The generosity and charity of the Friends in Crisis homeless shelter in Killeen was not just a hand out for Arsean Session, it was the helping hand that carried him from homelessness to having a place to live and a job as a substitute schoolteacher.
After the full-time cook at Friends in Crisis homeless shelter was called from the Reserves into service, Session began working as the new full-time cook, said Larry Moehnke, vice president of the Families in Crisis board of directors.
Killeen’s only traditional homeless shelter closed Saturday for an undetermined amount of time due to a shortage in funding. Officials with the downtown shelter, open to men and women, want reopen as soon as possible, but say they’ll need to raise about $180,000 to do so.
Serving a need
Of the 78 beds available at the shelter at 412 E. Sprott St., Moehnke said on any given night there are an average of 75 beds filled this year. In 2018, the facility averaged 75.7 occupants per night all year, Moehnke said.
On average there are 10 to 12 veterans at the shelter — about 15 percent of the clients, he said.
“We are pretty full every night,” Moehnke said. “We have mostly men at the facility, but we also have women and children. The men and women don’t interact except in the dining area.”
There are 54 beds available for men and 24 for women and children, he said.
Clients can come in as early as 3 p.m., receive a shower, eat an evening meal, do laundry, and have a breakfast before they leave in the morning by 7 a.m., he said — all at no cost.
“It is a safe and secure location,” Moehnke said. “We remove the sheets, wash everything, scrub and disinfect the floors and urinals. It keeps the facility illness free.”
While individuals can stay at the shelter as long as they need to, case workers at Friends in Crisis help clients find jobs, work toward qualifying for housing assistance and learn to budget so they can afford housing once they have a job, Moehnke said.
The shelter also partners with local community clinics, alcohol centers and other community services to provide for the homeless, he said.
$100k in debt
But because the facility is currently about $100,000 in debt, officials are unable to continue absorbing the overage without jeopardizing their other charitable work, Moehnke said.
The Friends in Crisis shelter is one of three facilities run by Families in Crisis 501(c)3 nonprofit. Their domestic violence shelters which were opened in Killeen in 1981 and in Temple in 2007 are not in danger of closing with the lack of funds, Moehnke said.
Looking ahead, the Friends in Crisis homeless shelter hopes to raise enough funds to reopen their doors in the next two weeks to a month, Moehnke said. But that estimate is based on whether the nonprofit will be able to raise a minimum of $180k, he said.
“We don’t have an exact time frame,” Moehnke said. “We don’t want to hit a snag and have to close again.”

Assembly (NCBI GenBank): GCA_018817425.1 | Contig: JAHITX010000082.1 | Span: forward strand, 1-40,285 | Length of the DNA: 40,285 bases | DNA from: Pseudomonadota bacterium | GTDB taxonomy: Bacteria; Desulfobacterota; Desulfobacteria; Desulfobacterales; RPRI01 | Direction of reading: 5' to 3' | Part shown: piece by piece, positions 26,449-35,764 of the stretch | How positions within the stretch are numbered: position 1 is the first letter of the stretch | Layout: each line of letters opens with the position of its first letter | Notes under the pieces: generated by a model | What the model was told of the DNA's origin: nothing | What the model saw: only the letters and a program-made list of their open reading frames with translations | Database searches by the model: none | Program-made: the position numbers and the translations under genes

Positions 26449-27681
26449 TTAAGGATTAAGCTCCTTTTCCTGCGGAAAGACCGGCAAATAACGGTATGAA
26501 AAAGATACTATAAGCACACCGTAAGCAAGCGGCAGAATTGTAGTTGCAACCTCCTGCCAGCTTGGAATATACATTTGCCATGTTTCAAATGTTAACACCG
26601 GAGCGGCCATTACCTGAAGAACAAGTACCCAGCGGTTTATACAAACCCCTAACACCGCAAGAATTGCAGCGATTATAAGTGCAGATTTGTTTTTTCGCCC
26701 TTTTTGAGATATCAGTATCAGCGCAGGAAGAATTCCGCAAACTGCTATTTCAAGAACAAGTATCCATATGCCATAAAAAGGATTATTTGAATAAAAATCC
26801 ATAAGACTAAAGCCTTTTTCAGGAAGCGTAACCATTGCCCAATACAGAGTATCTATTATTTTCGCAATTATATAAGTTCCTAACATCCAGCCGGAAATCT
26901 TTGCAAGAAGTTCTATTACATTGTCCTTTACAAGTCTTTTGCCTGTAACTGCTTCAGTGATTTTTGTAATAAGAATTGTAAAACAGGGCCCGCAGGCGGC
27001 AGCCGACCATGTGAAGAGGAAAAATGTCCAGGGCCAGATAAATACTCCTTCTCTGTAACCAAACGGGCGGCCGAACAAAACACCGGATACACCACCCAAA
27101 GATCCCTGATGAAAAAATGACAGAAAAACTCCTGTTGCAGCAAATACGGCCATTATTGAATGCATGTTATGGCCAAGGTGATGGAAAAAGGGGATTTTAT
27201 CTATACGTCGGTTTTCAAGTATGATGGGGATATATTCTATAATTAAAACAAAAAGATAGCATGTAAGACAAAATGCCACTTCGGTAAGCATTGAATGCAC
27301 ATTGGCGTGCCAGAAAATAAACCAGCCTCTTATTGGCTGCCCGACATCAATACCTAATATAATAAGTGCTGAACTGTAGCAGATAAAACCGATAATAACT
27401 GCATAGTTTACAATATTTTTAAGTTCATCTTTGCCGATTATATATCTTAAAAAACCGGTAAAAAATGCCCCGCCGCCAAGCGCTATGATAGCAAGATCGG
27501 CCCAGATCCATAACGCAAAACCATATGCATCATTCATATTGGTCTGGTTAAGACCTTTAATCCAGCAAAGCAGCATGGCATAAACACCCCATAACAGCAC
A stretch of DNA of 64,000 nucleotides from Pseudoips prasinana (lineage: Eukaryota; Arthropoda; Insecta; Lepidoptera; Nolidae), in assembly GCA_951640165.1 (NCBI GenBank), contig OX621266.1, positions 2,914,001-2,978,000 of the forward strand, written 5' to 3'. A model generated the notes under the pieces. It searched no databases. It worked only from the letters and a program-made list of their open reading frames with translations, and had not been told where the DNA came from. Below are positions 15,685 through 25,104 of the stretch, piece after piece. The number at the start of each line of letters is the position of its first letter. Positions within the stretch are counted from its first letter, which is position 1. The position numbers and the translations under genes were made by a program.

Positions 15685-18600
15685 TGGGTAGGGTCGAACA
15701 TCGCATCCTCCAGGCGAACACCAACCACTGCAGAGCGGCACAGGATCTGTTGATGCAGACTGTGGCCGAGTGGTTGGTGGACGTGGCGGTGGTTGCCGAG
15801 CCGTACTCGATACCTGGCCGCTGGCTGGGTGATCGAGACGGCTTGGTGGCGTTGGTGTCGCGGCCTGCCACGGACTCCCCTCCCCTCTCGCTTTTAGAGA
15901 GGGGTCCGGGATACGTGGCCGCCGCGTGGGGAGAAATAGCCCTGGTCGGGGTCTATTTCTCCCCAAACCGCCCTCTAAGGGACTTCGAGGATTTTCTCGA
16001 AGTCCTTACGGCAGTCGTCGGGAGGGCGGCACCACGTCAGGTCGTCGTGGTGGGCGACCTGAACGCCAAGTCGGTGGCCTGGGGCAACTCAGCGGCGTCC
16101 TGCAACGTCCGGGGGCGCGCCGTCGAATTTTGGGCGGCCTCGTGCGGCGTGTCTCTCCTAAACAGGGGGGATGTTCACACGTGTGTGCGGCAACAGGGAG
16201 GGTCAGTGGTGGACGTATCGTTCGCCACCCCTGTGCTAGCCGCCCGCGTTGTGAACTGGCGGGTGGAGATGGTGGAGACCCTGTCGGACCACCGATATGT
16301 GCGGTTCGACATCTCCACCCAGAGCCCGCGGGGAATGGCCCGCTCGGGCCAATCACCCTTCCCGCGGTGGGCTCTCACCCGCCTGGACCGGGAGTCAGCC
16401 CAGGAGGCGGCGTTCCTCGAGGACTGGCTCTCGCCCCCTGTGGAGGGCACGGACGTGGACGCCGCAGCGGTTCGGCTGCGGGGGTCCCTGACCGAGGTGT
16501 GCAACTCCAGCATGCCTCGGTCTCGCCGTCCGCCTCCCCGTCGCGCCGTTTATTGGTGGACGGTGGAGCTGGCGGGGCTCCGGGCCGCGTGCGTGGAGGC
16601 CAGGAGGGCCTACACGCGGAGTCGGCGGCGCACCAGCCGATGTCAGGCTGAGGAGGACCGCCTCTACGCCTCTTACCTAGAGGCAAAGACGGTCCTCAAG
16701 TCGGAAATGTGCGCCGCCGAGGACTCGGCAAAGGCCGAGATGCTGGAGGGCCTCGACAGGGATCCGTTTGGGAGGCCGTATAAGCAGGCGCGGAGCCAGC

By the end of the year, Families in Crisis hopes to apply for and receive grants to have a more consistent income source, Moehnke said.
Many grant applications require a certain time frame of operation before they are eligible to apply for grants to allow time for vetting, he said.
Killeen Mayor Jose Segarra expressed his regret that the shelter will be closed.
“People are going to really feel it,” Segarra said. “They won’t have a place to stay. It’s a sad situation — it’s a tough situation.”
He said the City Council will consider additional funding for the shelter and other charities at the council meeting this week.
“The council will get into discussion of the budget and that will be one of the issues,” Segarra said. “Our heart goes out to them, and this is a high priority issue.”
But Segarra also said funding for other charities and community services has to be considered, such as the Hop city transit system, and the Bob Gilmore Senior Center at 2205 E. Veterans Memorial Blvd.
With the closing of the homeless shelter, many are now left without a place to sleep, and others, like Session, potentially without employment.
Meanwhile, Moehnke said, they are hoping to find employment for some of their staff and volunteers at the domestic violence shelter until they can re-open the homeless shelter.
“We don’t want this to be a long period of time,” Moehnke said. “We are really heartbroken we have not only people not able to come to the shelter out on the streets, but we also have staff with a strong desire for this mission who may have to find something else to do in the meantime.”
For more information on how to donate, call 254-634-1184 or mail to Friends in Crisis, P.O. Box 25, Killeen, Texas 76540. Donations can also be submitted at the shelter’s GoFundMe account: www.gofundme.com/friends-in-crisis-shelter; or Facebook: www.facebook.com/donate/301357674123600/301357677456933/
A combined $2,500 had been raised on the two fundraising sites as of Saturday afternoon.
People can also donate directly to the shelter’s website at familiesincrisis.net.